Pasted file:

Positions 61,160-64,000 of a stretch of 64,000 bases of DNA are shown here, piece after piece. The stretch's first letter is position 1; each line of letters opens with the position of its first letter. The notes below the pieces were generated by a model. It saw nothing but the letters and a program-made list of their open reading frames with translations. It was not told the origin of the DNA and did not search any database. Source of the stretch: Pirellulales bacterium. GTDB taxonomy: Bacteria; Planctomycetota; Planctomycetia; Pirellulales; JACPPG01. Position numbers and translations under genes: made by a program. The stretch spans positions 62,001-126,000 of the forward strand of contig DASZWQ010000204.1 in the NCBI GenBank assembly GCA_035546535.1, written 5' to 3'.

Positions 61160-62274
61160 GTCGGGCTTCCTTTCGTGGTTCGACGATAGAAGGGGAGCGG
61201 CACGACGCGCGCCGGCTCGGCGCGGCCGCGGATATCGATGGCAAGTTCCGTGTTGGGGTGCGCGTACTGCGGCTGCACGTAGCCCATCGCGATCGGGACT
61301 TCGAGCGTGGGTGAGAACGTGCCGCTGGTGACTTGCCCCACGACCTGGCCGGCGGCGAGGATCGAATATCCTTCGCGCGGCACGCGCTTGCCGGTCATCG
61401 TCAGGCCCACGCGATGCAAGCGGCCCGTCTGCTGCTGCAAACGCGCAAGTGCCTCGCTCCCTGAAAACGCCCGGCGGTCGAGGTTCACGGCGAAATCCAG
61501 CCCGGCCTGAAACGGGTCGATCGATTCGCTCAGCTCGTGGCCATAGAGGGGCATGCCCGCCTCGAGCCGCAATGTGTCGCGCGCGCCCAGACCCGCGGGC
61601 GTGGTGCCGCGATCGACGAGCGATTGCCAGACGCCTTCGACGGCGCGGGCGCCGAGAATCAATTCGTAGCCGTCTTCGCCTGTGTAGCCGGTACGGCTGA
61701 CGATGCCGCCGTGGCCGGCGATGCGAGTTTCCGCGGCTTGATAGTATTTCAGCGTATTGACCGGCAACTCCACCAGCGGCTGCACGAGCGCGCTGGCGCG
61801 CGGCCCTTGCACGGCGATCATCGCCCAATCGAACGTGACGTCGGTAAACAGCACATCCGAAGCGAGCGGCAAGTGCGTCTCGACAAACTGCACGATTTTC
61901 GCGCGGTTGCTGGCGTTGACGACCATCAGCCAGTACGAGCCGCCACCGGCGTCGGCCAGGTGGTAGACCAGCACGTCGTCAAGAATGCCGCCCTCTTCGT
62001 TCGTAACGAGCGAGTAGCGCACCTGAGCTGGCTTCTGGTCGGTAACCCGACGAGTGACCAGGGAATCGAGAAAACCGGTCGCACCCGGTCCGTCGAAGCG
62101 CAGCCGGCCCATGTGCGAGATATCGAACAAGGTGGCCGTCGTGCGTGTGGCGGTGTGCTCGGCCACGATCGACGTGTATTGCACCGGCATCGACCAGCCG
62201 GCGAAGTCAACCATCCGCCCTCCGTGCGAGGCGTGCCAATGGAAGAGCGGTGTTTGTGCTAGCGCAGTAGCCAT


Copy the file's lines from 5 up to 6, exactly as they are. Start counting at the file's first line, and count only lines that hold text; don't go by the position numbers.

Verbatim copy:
61301 TCGAGCGTGGGTGAGAACGTGCCGCTGGTGACTTGCCCCACGACCTGGCCGGCGGCGAGGATCGAATATCCTTCGCGCGGCACGCGCTTGCCGGTCATCG
61401 TCAGGCCCACGCGATGCAAGCGGCCCGTCTGCTGCTGCAAACGCGCAAGTGCCTCGCTCCCTGAAAACGCCCGGCGGTCGAGGTTCACGGCGAAATCCAG